Natural Justice Contributes Chapter to New Book on Indigenous Peoples’ Access to Justice

On 19 May 2014, the Columbia University Institute for the Study of Human Rights held a side event during the UN Permanent Forum on Indigenous Issues to launch a new book, “Indigenous Peoples’ Access to Justice, Including Truth and Reconciliation Processes.” The book arises out of an Expert Seminar on the same subject, held at Columbia University  from 27 February to 1 March 2013 that was co-hosted by the Office of the High Commissioner for Human Rights, the International Center for Transitional Justice and Columbia University.

Natural Justice contributed a chapter to the book, entitled “Introducing the Living Convention and a Landscape Approach to Legal Empowerment.” The chapter discusses the Living Convention  a resource that serves as a first step in addressing a fundamental barrier to obtaining access to justice, which is a lack of knowledge of legal rights. It then discusses landscape approaches to legal empowerment, and calls on legal practitioners to take a holistic view of rights and the law by recognizing the interrelationships among different laws and different options for implementation. This is what Natural Justice seeks to do in its own work, including with the Living Convention as well as support for community protocols.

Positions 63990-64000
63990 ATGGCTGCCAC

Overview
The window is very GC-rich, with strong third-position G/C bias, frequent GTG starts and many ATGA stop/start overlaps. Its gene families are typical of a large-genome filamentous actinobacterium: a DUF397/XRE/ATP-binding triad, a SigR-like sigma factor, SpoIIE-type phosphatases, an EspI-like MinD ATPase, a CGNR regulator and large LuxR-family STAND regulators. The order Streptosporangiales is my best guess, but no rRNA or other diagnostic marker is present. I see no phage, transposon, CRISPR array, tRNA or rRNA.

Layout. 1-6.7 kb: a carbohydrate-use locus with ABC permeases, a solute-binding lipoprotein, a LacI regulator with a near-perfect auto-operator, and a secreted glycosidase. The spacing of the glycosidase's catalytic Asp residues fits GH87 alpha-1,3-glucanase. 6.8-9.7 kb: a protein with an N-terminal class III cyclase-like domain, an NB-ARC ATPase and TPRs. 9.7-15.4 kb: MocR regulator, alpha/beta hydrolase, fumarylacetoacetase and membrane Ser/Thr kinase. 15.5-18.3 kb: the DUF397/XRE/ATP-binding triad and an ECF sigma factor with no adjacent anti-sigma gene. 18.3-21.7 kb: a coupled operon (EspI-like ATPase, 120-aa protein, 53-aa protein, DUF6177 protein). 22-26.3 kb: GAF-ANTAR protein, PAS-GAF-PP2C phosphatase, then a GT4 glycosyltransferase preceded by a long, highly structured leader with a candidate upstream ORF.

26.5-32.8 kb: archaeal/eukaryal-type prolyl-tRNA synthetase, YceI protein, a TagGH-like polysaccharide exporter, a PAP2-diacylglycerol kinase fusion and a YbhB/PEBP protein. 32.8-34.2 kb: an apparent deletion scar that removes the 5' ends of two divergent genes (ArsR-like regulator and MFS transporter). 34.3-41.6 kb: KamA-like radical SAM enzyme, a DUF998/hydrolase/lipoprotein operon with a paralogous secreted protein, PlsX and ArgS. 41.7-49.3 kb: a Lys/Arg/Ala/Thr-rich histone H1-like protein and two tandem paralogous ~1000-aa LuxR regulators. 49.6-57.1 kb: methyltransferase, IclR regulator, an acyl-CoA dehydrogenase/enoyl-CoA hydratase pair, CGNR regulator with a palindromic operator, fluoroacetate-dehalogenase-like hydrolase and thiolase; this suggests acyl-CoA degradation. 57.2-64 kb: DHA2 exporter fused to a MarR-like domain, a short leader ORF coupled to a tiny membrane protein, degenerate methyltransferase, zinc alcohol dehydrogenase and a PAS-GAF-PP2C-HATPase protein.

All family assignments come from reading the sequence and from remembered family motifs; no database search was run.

At the side event, several of the authors were invited to speak, including Jael Makagon, as well as Valmaine Toki on ways that the New Zealand criminal justice system is incorporating indigenous traditions, Marcia Esparza on the relationship between the Guatemalan army and indigenous peoples, and Erika Sasson on indigenous approaches to justice in the US state court system. Elsa Stamatopoulou, Director of the Ιndigenous Peoples’ Rights Program at Columbia University and co-edtior of the book, also discussed her chapter on the challenge of time and responses of international human rights law.
For information on obtaining copies of the book, please contact Jael at jael.eli(at)

20 May 2014

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